I should preface this by saying that I'm pretty sure I've been running a sleep debt since high school. I remember once staying up all night, and staying on the phone with a friend, to finish a physics problem set. We met behind the band room at 7:00 AM to write up our answers, then unpacked our instruments and joined our bandmates on the field for practice.
More generally, I always liked staying up late, probably because that's when everyone else was asleep, and I was free to do whatever I wanted without interference or comment from others. Even if that was something as mundane as sitting on the couch and reading a book.
My senior year, I tried out for the part of Sky Masterson in Guys & Dolls, mostly because I wanted to sing "My Time of Day". I didn't get the part.
But enough about high school.
For the last couple of weeks, D has been involved in an
We're a one-car family, and my office is located between our house and her work, so she drops me off in the morning and picks me up at night. This means I'm usually at work for close to 10 hours each day, but last Thursday and Friday, it was more like 12, and I had to set my alarm for 6:00 AM.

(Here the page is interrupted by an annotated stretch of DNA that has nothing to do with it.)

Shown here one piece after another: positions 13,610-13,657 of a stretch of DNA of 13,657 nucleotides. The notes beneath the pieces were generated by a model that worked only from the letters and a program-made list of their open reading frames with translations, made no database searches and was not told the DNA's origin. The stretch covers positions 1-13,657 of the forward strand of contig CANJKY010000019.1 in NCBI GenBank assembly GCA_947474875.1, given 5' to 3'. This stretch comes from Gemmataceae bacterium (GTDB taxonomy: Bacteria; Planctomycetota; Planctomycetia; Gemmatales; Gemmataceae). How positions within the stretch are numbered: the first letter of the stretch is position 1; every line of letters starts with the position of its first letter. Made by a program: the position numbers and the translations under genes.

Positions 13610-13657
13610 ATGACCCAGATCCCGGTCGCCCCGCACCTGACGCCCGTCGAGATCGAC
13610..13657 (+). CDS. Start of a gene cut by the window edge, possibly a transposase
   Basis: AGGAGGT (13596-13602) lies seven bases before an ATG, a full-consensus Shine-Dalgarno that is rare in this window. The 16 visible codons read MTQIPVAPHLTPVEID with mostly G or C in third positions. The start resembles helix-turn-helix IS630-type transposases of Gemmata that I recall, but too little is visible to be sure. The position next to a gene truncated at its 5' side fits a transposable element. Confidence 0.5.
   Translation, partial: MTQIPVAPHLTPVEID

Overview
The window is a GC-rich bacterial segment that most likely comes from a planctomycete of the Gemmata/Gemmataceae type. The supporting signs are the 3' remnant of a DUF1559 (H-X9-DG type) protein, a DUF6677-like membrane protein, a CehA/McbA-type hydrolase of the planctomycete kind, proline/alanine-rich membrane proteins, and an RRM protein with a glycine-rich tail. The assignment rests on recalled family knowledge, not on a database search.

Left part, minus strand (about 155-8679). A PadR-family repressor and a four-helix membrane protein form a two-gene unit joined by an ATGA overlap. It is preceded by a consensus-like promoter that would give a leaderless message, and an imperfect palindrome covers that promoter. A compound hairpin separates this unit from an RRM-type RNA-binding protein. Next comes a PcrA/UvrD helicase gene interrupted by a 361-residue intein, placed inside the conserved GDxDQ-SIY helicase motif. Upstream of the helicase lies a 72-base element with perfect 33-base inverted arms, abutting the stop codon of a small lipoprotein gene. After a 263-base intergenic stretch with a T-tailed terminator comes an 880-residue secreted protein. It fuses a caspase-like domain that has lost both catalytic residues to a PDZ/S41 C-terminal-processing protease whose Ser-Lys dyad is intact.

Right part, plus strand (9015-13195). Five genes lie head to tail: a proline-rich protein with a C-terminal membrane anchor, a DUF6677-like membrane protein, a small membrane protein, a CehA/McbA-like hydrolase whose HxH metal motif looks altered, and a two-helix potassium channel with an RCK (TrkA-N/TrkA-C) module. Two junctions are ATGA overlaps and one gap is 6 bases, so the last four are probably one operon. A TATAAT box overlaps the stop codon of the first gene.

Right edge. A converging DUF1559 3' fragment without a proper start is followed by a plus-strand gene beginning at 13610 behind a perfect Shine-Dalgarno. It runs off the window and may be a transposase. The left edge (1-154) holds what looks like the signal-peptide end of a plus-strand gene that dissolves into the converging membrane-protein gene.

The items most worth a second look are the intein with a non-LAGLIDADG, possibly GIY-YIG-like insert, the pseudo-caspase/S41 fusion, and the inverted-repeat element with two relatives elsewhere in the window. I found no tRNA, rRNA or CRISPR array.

Left to my own devices, I'll happily stay up until almost 2:00 AM on a weeknight-- usually just screwing around online-- before I notice that the heater's no longer running (the thermostat is timed to shut down at 11:00 PM) and it's damned cold. That doesn't work if I have to get up four hours later.
There's a couch in my shared office at work, and I actually took a nap on it one afternoon. I used to love taking afternoon naps in college, and still enjoy doing so on weekends or vacations. But it's not really practical at work.
And here's the unoriginal-metaphor part of the post: there aren't enough hours in a day for everything I want to do-- sleep, work, play. It's a microcosm for life, wherein we don't ever have enough time for-- anything.
To quote Blade Runner: "I want more life, fucker."
Choice is not always freedom. Because my time is limited, I'm forced to choose how to spend it. Even choosing not to choose is an implicit choice. (Not to go all Neil Peart on you or anything.)
Wow, I'm really rambling here. This post is even more of a mess than usual.
I need to get some sleep.